And second, the Braves purchased ace setup man Tyler Matzek out of the independent American Association in Aug. 2019. He was playing for the Texas AirHogs in Grand Prairie at the time. When an MLB club purchases a player out of an independent league, they pay his team some sum of money to release him from his contract, then sign the player to a minor-league deal.
Matzek’s story is truly incredible. The Rockies made him the No. 11 pick in the 2009 draft, but things went poorly in the minors and eventually Matzek developed the yips. Colorado released him in Nov. 2016 and Matzek bounced to the White Sox (2017), Mariners (2018), the AirHogs (2018), the Diamondbacks (2019), the AirHogs again (2019), and then finally the Braves.
Still only 31, Matzek has carved out a second phase of his career as an elite power lefty reliever, and one of the most trusted arms in the Atlanta bullpen. He is a player worth rooting for, no doubt. Matzek readily admits he considered calling it quits multiple times over the years. Two years ago he was in an independent league and now he’s in the World Series. Just remarkable.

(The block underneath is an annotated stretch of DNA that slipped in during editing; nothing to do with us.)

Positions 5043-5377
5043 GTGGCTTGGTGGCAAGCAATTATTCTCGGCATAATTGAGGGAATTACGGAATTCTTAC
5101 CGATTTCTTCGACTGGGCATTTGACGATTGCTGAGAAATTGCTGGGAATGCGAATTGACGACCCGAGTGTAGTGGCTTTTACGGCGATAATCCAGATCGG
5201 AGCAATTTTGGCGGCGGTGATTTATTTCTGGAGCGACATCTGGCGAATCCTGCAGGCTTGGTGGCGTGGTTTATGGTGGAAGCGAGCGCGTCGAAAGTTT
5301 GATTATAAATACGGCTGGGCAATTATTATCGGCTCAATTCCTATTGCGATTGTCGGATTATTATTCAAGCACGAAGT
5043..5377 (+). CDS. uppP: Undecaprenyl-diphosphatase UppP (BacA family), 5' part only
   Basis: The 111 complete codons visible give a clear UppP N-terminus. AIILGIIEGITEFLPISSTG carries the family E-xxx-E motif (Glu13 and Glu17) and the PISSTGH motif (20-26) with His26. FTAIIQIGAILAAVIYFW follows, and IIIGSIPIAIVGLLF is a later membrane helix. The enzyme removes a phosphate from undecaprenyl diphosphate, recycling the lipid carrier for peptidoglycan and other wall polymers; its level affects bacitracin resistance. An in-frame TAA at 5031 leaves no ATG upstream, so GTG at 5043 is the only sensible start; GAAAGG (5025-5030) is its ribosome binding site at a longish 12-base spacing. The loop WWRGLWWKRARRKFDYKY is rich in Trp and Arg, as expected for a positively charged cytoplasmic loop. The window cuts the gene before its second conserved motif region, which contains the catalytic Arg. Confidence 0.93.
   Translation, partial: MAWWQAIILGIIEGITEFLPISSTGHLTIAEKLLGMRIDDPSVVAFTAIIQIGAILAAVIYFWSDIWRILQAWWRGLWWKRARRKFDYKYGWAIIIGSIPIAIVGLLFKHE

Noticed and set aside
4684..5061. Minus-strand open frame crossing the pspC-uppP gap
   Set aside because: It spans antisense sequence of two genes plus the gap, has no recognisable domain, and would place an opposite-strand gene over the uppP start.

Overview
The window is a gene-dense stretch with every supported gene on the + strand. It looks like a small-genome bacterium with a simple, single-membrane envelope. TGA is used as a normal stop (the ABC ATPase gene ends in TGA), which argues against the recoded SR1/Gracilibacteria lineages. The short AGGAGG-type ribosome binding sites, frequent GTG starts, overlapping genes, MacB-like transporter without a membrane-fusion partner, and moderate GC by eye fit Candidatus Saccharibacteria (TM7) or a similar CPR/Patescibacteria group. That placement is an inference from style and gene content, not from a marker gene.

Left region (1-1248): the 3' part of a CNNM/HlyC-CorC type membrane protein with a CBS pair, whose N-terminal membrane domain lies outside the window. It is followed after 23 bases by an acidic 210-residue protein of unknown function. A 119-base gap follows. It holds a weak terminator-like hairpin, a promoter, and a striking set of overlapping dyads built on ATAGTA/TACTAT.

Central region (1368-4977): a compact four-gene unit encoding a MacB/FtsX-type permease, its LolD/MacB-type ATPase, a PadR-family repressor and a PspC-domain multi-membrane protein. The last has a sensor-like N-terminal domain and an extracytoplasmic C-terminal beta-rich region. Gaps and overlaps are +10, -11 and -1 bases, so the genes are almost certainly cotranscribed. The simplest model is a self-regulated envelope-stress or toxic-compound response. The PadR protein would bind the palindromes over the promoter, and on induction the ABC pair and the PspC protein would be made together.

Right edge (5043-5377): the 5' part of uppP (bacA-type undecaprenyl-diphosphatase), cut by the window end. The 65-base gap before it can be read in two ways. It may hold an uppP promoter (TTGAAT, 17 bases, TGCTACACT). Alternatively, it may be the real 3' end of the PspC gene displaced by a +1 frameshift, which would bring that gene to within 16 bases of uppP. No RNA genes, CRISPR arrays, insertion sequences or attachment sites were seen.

Like every good team, the Braves have built their 2021 NL championship roster through every available avenue. They landed key contributors through the draft (Anderson, Freeman, Riley) and international free agency (Albies and, when healthy, Acuna), they spent on free agents (Morton and d’Arnaud), and they knocked it out of the park with countless trades over the years. There is no right way to build a team. The right way is the way that works, and this is working for Atlanta.Internet Explorer Channel Network